By Llewellyn King
Bill Richardson could teach Donald Trump something about the art of the deal.
He has done a lot of them. Richardson also wrote a book about the art of the deal, the big deal, entitled “How to Sweet-Talk a Shark; Strategies and Stories from a Master Negotiator.”
In a towering life of public service (U.S. representative, U.N. ambassador, secretary of Energy, New Mexico governor, and peripatetic hostage negotiator), Richardson confronted Fidel Castro, Saddam Hussein, the Taliban, two of North Korea’s dictators, and an assortment of international thugs. He was a five-time nominee for the Nobel Peace Prize.
The essence of Richardson’s deal-making was that the commitment must be kept by both parties.
At present Richardson sees one of his deals in jeopardy, and he was in Washington last week to raise the alarm, meeting privately with former colleagues and appearing at a press conference at the National Press Club.
The deal in jeopardy involves a commitment he made, when he was secretary of Energy in the Clinton administration, with the Russians to dispose of weapons-grade plutonium, the long-lived ingredient in nuclear weapons. There are 34 metric tons of the stuff that the United States is bound, by treaty with Russia, to dispose by integrating it into nuclear fuel and burning it in civilian power plants. This is known as mixed oxide fuel or MOX.
But the Obama administration wants to end the program, before a fleck of plutonium has been processed for fuel. It is seeking to pull the plug on the construction of the facility at a Department of Energy site on the Savannah River in South Carolina, which is two-thirds complete and has already cost over $4 billion.
The administration is now looking not at the completion cost, but at the lifetime cost of the facility. And it is saying that it is too high; although that could have been calculated years ago.
The deal was signed by Vice President Al Gore with Russia back in 2000. The Russians, for their part, are burning their surplus plutonium in fast reactors, which we do not have in operation.
The back story may be not about lifetime cost, but about the deployment of federal dollars in the very near future. Nuclear industry insiders believe that the Department of Energy, which makes nuclear weapons and stockpiles them, wants to divert all available resources to its weapons refurbishment program and, in argot of the moment, kick the plutonium can down the road. New funds are harder to come by than re-purposing extant ones.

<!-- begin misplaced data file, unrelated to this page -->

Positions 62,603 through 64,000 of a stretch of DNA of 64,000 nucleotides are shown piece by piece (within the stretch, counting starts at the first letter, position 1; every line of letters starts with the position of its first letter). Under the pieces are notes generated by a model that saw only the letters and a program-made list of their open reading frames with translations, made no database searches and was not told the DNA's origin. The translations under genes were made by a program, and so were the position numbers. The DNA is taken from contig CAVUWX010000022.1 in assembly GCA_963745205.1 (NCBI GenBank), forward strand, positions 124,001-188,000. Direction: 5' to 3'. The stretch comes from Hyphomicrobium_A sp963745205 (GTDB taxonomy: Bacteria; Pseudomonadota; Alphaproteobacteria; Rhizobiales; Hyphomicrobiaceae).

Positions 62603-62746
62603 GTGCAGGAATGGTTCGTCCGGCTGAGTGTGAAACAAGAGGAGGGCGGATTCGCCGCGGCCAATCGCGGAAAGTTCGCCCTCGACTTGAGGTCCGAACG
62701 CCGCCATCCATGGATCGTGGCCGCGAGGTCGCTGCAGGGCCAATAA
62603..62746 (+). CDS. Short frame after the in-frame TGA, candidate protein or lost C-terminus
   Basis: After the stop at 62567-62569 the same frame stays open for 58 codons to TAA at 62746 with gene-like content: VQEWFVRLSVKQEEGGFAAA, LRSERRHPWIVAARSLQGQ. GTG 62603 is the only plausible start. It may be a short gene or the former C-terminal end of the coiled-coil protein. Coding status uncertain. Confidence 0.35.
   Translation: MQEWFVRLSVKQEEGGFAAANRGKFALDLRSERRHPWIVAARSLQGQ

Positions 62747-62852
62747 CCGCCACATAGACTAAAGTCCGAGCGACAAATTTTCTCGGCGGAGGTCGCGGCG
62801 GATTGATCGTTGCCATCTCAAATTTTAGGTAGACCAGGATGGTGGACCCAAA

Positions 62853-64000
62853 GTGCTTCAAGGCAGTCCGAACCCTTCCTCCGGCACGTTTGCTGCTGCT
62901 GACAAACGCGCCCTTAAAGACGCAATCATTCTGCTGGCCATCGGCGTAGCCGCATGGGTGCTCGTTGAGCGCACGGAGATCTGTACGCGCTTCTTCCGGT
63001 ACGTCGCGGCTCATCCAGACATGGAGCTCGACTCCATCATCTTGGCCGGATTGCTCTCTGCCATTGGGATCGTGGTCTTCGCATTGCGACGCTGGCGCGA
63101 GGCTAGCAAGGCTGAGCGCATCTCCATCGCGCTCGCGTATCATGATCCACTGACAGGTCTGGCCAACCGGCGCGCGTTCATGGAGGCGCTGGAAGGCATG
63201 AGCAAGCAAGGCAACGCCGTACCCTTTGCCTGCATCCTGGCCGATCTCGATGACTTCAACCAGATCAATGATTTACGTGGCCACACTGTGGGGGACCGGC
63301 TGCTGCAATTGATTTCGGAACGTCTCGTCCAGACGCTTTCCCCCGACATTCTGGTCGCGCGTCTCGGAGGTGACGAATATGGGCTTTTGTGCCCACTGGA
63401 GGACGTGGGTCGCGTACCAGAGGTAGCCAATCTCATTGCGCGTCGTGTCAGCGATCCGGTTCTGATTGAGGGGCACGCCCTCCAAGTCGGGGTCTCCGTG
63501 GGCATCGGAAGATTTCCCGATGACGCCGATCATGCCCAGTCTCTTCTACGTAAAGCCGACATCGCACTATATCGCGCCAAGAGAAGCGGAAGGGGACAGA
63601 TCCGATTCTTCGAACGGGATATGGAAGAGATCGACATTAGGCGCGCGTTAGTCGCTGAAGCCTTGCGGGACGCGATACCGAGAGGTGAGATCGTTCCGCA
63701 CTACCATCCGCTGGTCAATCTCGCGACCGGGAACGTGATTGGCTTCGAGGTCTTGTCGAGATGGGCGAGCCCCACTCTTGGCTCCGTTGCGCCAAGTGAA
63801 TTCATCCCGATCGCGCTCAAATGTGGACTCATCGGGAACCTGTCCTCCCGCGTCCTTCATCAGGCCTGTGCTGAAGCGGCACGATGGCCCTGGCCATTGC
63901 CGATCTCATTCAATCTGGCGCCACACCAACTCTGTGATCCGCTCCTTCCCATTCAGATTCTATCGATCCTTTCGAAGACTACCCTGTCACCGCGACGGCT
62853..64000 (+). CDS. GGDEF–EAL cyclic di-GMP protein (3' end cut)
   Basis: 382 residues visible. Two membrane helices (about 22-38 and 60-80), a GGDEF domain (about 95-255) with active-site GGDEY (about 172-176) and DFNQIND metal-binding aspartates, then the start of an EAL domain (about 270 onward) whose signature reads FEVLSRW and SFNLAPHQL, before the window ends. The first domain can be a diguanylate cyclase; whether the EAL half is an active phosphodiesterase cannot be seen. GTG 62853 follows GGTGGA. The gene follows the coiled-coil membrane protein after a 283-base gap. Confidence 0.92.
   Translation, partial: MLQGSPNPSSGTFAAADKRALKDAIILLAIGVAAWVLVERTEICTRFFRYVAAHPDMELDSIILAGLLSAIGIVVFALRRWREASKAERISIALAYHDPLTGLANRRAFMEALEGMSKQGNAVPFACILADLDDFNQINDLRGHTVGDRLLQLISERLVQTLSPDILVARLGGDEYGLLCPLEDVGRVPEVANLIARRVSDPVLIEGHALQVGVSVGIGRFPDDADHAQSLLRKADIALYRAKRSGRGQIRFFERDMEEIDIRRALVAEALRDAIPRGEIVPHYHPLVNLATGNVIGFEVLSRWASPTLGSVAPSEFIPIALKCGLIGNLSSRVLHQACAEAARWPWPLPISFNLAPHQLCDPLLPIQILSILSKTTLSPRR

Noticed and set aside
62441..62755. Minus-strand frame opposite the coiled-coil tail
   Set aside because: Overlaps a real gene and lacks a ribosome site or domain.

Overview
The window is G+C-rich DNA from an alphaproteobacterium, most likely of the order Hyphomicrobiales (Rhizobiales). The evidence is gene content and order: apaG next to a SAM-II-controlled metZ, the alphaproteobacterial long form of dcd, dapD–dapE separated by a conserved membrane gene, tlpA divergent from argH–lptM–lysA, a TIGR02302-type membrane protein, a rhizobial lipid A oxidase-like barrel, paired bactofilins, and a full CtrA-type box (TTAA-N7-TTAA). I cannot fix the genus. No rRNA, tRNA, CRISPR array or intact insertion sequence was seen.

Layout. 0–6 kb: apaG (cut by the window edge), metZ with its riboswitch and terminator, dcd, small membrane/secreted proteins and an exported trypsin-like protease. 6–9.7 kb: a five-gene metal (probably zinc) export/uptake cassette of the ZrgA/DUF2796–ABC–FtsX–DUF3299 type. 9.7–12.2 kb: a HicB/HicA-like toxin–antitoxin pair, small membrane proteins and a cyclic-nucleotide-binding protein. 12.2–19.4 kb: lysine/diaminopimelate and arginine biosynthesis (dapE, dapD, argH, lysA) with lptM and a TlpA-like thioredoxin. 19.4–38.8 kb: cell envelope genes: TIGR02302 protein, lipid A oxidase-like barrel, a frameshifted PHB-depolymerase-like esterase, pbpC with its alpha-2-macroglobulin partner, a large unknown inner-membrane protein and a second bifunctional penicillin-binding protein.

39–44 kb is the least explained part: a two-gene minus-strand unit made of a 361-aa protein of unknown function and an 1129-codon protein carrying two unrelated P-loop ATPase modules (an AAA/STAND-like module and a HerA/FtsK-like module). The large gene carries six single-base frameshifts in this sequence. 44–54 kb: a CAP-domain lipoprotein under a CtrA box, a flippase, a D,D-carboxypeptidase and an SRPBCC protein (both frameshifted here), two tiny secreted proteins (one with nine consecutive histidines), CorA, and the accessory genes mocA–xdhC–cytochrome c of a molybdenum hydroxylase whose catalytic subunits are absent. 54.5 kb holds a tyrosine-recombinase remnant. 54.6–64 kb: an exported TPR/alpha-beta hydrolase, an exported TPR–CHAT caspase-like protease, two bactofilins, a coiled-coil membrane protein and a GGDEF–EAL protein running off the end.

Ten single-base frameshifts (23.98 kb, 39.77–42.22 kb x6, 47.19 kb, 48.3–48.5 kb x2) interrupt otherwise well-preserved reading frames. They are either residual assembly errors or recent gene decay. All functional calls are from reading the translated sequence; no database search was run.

The department is floating the idea that the plutonium should be “down-blended,” meaning mixed with some secret ingredient that the department believes will render it safe for all time, and stored in a troubled existing facility: the Waste Isolation Pilot Plant (WIPP) in New Mexico.
“I don’t believe this is a good course of action.” Richardson told reporters at the press club event. He said the WIPP facility was designed for low-level waste … there would be a lot of opposition in New Mexico.” He was involved in that project, too, when he was in government.
On sanctity of treaties, Richardson said, “I think that [closing down the MOX facility] would be a grave mistake across the board.”
Richardson said that he had negotiated with the Russians as U.N. ambassador and as Energy secretary. In the matter of plutonium disposal, he said the Russians have kept their side of the deal. There was plenty of tension over Ukraine and Syria, and “we don’t need any more tension.” He said, “This is one potential area of cooperation that should not be discarded, and it would be, should the MOX facility be discarded.”
If the MOX facility is shuttered, it will be one of many nuclear facilities across the country, paid for by taxpayers, which have been abandoned because of other priorities or political agendas. The price is high in enthusiasm, creativity and commitment from the workforce at facilities, like the MOX one.
The dollars spent have no legacy except a sad, new kind of national monument: structures that have been left forlorn and incomplete as politics have zigged and zagged. These abandoned structures range from the experimental Fast Flux Test Facility in Hanford, Wash. to the Integrated Fast Reactor in Idaho Falls, Idaho to the sad, $18-billion Yucca Mountain facility sitting unused in Nevada. There are many more.
As Richardson might tell, in a long life in public service, you have to defend the deal long after it was signed, sealed and delivered. Not so, perhaps, in real estate transactions. — For InsideSources.com